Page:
7) The Night Circus

By: Erin Morgenstern

Date Finished: 03.18.12

By Erin Morgenstern

This book is, in a word, indulgent.  Indulgent like a taste of your favorite dessert enjoyed in solitude, a moment stolen away from rush of everyday life.  It is a book to be savored, to become lost within.  In several places, the writing itself is indulgent as Morgenstern allows her imagination run rampant.  This book is much like the circus it describes where the audience sits so close to the performance that the mechanisms should be easy to spot.  Instead, the show is effortless and the audience witnesses true magic instead.

The circus (Le Cirque des Rêves) arrives without warning.  Its gates open when the sun goes down and close when it rises, but the night is filled with wonderful impossibilities.  It is a living dream, connecting spectator, performer, and creator in an intricate weave.  The reader is privy to all perspectives as they unfold in a most fascinating pattern.  Far-flung players slowly move towards each other as essential pieces of an exquisite work of art.  The effect is truly amazing.

This book is written in present tense, which I’ve seen only a few times (most notably in The Hunger Games).  Unlike my other present tense experiences, I remained very aware of this pecularity while I was reading.  Granted, I read much of the book on my thirty minute lunch breaks, so the frequent breaks of concentration likely contributed to this.  On the other hand, The Hunger Games is also written in first person and tells a linear story.  The Night Circus covers quite a bit of time and jumps around between characters who are living years apart from one another.  Somehow the events of 1884 are happening simultaneously as events in 1902 (not exactly, but it feels that way) and somehow it’s exactly right.  This technique makes the reading a bit disconcerting at times, but the oddity only adds to the dreaminess of the experience.  The book could not be nearly as effective in the past tense.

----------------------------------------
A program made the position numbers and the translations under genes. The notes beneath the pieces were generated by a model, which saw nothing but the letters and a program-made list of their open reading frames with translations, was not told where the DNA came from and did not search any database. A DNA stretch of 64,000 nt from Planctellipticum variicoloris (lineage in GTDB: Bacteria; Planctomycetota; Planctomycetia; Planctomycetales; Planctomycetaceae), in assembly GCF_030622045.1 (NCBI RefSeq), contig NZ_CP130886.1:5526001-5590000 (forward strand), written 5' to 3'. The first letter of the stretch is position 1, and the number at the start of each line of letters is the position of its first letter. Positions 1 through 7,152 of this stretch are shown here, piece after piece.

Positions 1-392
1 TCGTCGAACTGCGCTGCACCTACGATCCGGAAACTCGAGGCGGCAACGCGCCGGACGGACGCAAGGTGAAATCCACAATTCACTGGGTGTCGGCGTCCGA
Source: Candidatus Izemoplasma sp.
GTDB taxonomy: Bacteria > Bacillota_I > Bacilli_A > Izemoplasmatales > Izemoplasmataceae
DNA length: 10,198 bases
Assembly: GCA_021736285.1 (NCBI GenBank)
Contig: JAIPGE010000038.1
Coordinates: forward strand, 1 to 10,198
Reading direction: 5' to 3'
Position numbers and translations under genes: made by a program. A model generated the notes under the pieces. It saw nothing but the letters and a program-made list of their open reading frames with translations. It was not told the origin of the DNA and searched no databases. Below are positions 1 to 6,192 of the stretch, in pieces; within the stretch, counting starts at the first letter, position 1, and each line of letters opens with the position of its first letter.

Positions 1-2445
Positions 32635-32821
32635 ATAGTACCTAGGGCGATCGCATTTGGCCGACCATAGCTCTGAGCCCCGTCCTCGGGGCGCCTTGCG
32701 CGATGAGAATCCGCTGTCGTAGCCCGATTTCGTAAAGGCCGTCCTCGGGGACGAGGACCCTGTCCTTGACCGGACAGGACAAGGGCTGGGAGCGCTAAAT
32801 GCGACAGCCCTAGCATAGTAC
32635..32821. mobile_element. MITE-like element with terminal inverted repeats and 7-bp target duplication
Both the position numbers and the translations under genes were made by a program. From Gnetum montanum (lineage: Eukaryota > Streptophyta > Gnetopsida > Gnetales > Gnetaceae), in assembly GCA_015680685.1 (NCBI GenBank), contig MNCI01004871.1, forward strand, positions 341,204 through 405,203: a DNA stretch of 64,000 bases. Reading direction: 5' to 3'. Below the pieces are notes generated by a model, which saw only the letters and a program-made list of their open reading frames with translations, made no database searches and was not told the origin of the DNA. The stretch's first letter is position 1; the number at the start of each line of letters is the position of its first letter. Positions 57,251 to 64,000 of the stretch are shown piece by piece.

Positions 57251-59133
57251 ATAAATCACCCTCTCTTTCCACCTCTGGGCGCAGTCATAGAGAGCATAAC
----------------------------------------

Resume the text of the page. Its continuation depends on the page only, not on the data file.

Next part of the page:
I should also mention that this book elicited one rather loud and quite involuntary gasp.  This may seem like a small thing, but consider this: I have seen the unexpected in many stories and have accepted such events without question.  The occasional outburst of distress or recognition may accompany an unforeseen plot development, but I cannot recall a time when I have been genuinely shocked.  This gasp was the purest surprise I have felt in years of reading, working in theatre, and watching television.  That alone is all the praise this book needs.

When you read this book, please do not read it on your lunch break like I did.  Wait until you have a couple days with solid chunks of free time.  You don’t need to read it all at once, but reading it in larger sections will be more satisfying.  As for me, the next time I visit this book I will start at sunset and read through the night.  A book of dreams is meant to be experienced while the rest of the world sleeps.

At the end of the day (or night): Really, really for me.  In every way.  Really.

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